about to kill you. You need to be a rational, stable human being to make rational, stable decisions when it comes to guns. Of course we should make sure only those that have proven that they can handle them have them. It does absolutely nobody any good to have a gun in the hands of an untrained and/or mentally
unstable person. And if you really believe that you need a gun to protect yourself or your family, surely you believe you need to be able to operate it properly to do that.

Christina D. said...

Amazing. Thank you.

meg- grow and resist said...

Fantastic post! Thank you for writing! I am so tired of the whole car argument, the 'we are a nation of gun owners', the 2nd amendment arguments, all of it. Crap like this doesn't go down where guns are outlawed. Period.

Kiera said...

I grew up in New Hampshire, in a small town where pretty much everyone owns guns for hunting, and I firmly believe that gun control should be one of our #1 priorities in this country. The prevalence of guns, of various shapes, sizes, and killing ability, is ridiculous. Nobody needs an AK-47 to shoot a deer. Nobody needs a sub-machine gun. For any reason. For anyone who believes the whole "guns don't kill people, people kill people" adage - that may be true. So how about we replace it with a new adage? "People kill people, but guns make it much easier to do so." If you really want to kill someone, I suppose you are going to try, but it is MUCH HARDER to do so with pretty much any other weapon. To do serious damage with a bow and arrow you need training and practice. To inflict mortal wounds with a knife or sword you need to get close enough to the person you intend to harm, which makes it much more likely that they will be able to escape. You cannot randomly spray a crowd of people with these weapons, as you can with a gun. THAT is the point about gun control - it is relatively easy to kill people with a gun, by accident or intent. And as to the argument that "if guns become harder to get/illegal, only criminals will carry guns," I have two answers. The first is: if guns become harder to get/illegal to own in all but specific circumstances, then there will naturally be fewer guns out there to be bought or stolen. It may take a while, but eventually the market for guns will lessen dramatically. The second is: the number of law-abiding people who have used guns successfully to defend themselves against criminals is VERY LOW compared to the number of people who have shot others by accident or design, in self-defense. As to its constitutional rights issue, the constitution can be changed, and has been changed, over the years. It's time to change it again.

Unknown said...

Oh, Tom. What an awful, scary, disheartening day. Thank goodness none of your daughter's friends were physically harmed, but my heart goes out to all of the families whose grown children were killed.

I agree that more effective gun control is needed. I agree that those who are allowed to have them need serious training.

But above everything else, there needs to be more love, education and kindness in the world so that people don't grow up with so much anger that they look for people to kill as a way to solve their problem and those who have mental illness aren't untreated or ignored.

Sending much love to the city of Seattle and to you.

Anonymous said...

Thank you for your post. I agree that if we cannot just ban guns, then it needs to be very difficult to own one, like maybe not selling them at Walmart. I also agree with a response you made to a previous comment about the connection between exposing children to violence and children committing violent acts- isn't it strange that we live in a society that is more comfortable with violence then sex? People are fine with blatant violence in children's cartoons and games, but we get uncomfortable and offended if they're exposed to anything sexual. Maybe if we were more comfortable with sexuality and less so with violence we'd have a lower teenage pregnancy rate as well as lower violent crime rates. Sorry to go off on a tangent. Loved your article, signing up for your blog!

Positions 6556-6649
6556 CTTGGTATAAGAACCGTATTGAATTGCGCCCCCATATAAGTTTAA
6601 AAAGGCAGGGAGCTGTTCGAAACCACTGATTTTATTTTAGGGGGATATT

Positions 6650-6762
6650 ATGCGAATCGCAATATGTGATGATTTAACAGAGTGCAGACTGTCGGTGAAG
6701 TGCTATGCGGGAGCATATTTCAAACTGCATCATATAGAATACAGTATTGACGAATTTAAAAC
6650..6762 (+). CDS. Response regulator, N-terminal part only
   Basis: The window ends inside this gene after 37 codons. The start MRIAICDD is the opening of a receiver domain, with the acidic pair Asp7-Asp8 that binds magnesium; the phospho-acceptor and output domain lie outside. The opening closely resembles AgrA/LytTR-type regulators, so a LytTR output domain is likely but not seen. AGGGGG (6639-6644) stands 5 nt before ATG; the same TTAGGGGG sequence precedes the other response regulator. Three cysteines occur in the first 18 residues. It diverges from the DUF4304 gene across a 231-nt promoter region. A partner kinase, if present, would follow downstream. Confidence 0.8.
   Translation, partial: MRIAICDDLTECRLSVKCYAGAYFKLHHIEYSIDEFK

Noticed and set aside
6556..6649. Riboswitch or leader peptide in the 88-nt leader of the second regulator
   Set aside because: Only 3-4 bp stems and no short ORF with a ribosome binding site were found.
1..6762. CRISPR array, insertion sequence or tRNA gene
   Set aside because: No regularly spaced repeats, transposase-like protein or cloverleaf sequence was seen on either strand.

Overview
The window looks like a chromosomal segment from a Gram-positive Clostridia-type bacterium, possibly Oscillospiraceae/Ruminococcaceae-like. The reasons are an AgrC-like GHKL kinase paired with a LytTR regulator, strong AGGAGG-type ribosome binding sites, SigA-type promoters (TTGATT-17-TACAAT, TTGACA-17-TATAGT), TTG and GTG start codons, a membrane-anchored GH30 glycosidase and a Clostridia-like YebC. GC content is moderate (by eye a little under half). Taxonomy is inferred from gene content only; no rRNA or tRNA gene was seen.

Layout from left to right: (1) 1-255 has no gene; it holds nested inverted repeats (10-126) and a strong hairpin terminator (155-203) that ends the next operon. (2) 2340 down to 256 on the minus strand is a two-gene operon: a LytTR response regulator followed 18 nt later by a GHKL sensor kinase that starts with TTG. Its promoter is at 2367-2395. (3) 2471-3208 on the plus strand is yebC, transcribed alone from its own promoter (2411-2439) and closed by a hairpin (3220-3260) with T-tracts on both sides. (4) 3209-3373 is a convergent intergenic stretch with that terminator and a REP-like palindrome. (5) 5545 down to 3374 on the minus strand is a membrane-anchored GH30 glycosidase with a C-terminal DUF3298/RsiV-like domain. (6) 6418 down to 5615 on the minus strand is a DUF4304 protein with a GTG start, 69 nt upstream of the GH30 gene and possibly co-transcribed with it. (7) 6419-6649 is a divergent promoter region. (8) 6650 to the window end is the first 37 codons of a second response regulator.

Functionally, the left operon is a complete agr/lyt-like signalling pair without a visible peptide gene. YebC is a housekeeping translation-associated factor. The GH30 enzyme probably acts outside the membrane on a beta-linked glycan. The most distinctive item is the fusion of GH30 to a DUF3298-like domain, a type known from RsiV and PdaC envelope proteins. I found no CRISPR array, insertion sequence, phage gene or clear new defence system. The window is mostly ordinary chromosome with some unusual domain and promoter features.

Anonymous said...

Tom, you seem to like statistics.

Seattle has some of the most lenient concealed carry laws in the country, and has one of the lowest homicide rates in the nation for a city of its size.

Washington, DC, on the other hand, has a homicide rate 7 times as high as Seattle's, with the most stringent gun laws in the nation.

happynik said...

Amen. So well said. I will share this with the proud gun owners I know. We have guns but they are all in a safe, know how to use them and teach our children about how serious they are. Every gun owner I know is very well educated and just as careful, and I live in the heart of Texas, where it's almost a tradition to own guns. Thank you.

Liz said...

Gosh, reading this sent shivers through me, I am gobsmacked by the statistics.
I live in Ireland, although we do have gun crime, the cultural aspect you have in the US, is so scary and alien to me.

Kathy Slattengren said...

It's definitely time for a change in our gun laws. Someone's right to own a gun should not be more important than someone else's unalienable right to life.

We lived a few months in Holland and I felt so much safer walking around there. People can own guns but have to store them at a government building where they also have to go to retrieve them - for the purpose of hunting or target shooting.

Too many innocent people have been shot to death in the United States. We need to make a change to protect everyone's right to life.

Kathy Slattengren said...

Too many people are tragically killed in the United States by gun owners. Someone's right to own a gun should not trump someone else's right to life.

We lived in Holland for a few months. I felt so much safer walking around there. Their laws require everyone to have their guns stored at a central location where they have to go to retrieve them for the purpose of hunting or target shooting. Nobody just walks around the streets with a gun.

It's time for the United States to make a change in gun laws to protect everyone's right to life.

Miss_Lola_77 said...

Amen, Teacher Tom. No matter how you try to dress them up, guns have ONE SINGLE purpose--and that is to kill.